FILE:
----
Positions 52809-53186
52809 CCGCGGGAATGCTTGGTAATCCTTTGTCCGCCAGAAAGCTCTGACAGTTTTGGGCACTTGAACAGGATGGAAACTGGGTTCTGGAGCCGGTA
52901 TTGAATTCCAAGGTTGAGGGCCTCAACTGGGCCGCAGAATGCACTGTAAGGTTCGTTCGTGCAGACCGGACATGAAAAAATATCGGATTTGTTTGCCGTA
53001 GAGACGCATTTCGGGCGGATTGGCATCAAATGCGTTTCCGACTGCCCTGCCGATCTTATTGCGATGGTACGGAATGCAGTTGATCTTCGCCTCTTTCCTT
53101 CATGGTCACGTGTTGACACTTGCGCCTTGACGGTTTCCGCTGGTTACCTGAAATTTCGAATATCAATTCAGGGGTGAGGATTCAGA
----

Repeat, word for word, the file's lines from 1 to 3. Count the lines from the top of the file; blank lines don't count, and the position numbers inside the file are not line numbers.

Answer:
Positions 52809-53186
52809 CCGCGGGAATGCTTGGTAATCCTTTGTCCGCCAGAAAGCTCTGACAGTTTTGGGCACTTGAACAGGATGGAAACTGGGTTCTGGAGCCGGTA
52901 TTGAATTCCAAGGTTGAGGGCCTCAACTGGGCCGCAGAATGCACTGTAAGGTTCGTTCGTGCAGACCGGACATGAAAAAATATCGGATTTGTTTGCCGTA